Ethicon Hernia Mesh Litigation – The Next TVM?


Ethicon Polymesh Lawsuits

On June 2, 2017, the United States Judicial Panel on Multidistrict Litigation issued an order centralizing pre-trial proceedings in actions against Johnson & Johnson subsidiary, Ethicon, Inc., and their Physiomesh hernia repair products. The litigation, docketed as In Re: Ethicon Physiomesh Flexible Composite Hernia Mesh Products Liability Litigation, MDL No. 2782, currently consists of 84 separate actions pending in different districts across the country which will now be centralized in the Northern District of Georgia. The Panel found that all actions involved common questions of fact arising out of allegations that the defendants’ Physiomesh hernia mesh products cause complications and health risks when implanted into patients.

The centralization of the Ethicon pre-trial proceedings was ordered with the purpose of eliminating duplicative discovery, preventing inconsistent pretrial rulings, and conserving judicial resources. The Panel noted that there are 49 other related cases pending in 29 districts, which are considered potential “tag-along” actions to this MDL. When the order was originally issued, it applied to eighteen cases, though that number has steadily increased. Over 330,000 Physiomesh devices have been sold worldwide, and the plaintiffs estimate that 50% of the devices were sold within the United States. Based off these numbers, it is likely that many more causes of action will be filed against Ethicon in the near future.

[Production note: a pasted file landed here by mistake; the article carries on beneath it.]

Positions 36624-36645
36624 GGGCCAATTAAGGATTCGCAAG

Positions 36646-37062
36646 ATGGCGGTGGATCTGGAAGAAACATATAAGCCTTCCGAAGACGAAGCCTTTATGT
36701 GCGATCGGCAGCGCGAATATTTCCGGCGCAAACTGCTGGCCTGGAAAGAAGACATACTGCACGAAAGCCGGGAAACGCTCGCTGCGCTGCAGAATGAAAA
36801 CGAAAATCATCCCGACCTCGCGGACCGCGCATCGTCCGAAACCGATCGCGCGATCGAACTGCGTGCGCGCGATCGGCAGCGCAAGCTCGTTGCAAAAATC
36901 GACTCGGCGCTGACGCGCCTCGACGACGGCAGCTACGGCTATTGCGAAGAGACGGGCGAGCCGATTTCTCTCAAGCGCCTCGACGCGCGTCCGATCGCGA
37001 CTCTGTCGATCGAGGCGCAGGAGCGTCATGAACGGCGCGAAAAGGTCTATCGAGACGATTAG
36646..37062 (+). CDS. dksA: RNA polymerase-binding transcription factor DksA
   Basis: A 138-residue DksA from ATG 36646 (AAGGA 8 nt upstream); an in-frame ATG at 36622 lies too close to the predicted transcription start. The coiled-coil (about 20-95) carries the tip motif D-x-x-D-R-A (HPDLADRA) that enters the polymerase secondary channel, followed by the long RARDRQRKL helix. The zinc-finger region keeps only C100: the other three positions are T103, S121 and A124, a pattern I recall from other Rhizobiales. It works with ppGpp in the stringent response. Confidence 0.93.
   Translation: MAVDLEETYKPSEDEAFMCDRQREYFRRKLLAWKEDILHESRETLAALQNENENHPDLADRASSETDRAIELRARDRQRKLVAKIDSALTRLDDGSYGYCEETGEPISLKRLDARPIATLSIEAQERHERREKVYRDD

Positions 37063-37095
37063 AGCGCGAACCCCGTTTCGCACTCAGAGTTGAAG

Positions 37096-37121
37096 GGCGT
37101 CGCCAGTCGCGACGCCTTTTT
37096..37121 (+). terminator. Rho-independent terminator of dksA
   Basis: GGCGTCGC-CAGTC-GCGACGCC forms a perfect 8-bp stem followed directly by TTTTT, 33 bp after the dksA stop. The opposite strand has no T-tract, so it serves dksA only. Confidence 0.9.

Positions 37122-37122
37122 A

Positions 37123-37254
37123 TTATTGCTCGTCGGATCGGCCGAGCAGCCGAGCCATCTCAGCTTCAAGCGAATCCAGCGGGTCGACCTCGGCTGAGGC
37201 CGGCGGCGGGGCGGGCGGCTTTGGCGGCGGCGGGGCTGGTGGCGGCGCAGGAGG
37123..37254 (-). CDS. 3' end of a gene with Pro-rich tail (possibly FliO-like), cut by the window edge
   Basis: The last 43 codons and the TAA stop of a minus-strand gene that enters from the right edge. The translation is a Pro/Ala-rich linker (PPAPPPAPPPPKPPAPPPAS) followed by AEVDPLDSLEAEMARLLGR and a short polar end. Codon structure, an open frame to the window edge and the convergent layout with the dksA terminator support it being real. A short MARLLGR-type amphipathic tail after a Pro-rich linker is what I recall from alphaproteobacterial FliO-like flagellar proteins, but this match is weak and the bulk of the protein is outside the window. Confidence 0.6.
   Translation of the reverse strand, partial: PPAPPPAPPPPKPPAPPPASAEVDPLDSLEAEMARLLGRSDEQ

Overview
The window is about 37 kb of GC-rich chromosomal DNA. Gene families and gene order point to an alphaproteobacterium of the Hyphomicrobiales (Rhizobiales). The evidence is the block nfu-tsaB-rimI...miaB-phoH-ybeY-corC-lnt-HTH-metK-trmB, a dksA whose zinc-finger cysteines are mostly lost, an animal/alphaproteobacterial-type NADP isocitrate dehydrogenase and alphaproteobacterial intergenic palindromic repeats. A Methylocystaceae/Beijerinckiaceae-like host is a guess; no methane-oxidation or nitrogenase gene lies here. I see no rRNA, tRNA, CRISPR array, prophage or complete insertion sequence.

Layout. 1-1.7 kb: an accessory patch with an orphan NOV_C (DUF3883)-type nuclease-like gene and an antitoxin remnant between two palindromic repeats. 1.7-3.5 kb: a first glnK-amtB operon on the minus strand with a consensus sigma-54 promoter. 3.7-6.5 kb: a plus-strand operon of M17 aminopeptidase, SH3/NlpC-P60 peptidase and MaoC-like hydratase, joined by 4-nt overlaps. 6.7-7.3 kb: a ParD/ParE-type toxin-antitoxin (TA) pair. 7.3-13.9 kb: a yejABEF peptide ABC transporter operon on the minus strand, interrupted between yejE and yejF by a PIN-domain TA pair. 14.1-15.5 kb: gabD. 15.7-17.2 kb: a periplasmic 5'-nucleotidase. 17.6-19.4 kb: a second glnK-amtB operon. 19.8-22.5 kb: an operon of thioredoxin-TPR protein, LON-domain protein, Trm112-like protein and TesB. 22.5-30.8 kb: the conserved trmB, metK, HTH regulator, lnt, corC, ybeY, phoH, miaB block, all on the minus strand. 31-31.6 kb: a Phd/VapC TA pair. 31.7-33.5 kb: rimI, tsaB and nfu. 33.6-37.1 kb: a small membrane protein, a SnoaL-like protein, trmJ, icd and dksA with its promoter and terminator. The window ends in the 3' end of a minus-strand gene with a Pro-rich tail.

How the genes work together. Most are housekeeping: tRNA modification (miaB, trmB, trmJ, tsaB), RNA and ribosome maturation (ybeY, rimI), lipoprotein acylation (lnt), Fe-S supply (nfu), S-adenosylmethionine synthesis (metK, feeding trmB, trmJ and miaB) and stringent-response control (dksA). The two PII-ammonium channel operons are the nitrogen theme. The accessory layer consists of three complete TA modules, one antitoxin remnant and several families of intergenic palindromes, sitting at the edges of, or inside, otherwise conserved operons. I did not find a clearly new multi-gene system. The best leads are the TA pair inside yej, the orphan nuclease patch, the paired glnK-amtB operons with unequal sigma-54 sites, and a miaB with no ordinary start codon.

What is Physiomesh? The Allegations Against Ethicon

Physiomesh is a hernia repair device that is implanted in patients through laparoscopic surgery. When first marketed, the device boasted a unique five-layer design coated with polypropylene mesh that was promoted to “prevent or minimize adhesion and inflammation and to facilitate incorporation and fixation of the mesh into the abdomen.” Such a multi-layer coating had never been used in any other hernia repair product. The device was first approved for use by the United States Food and Drug Administration in 2010, but shortly thereafter, faced complications. By the end of 2012, an estimated 90 adverse event reports were filed by surgeons and medical providers. By the time that Physiomesh was withdrawn from the market in 2016, approximately 650 reports were filed with the FDA. Ethicon has suggested that complications could be caused by operative and patient factors.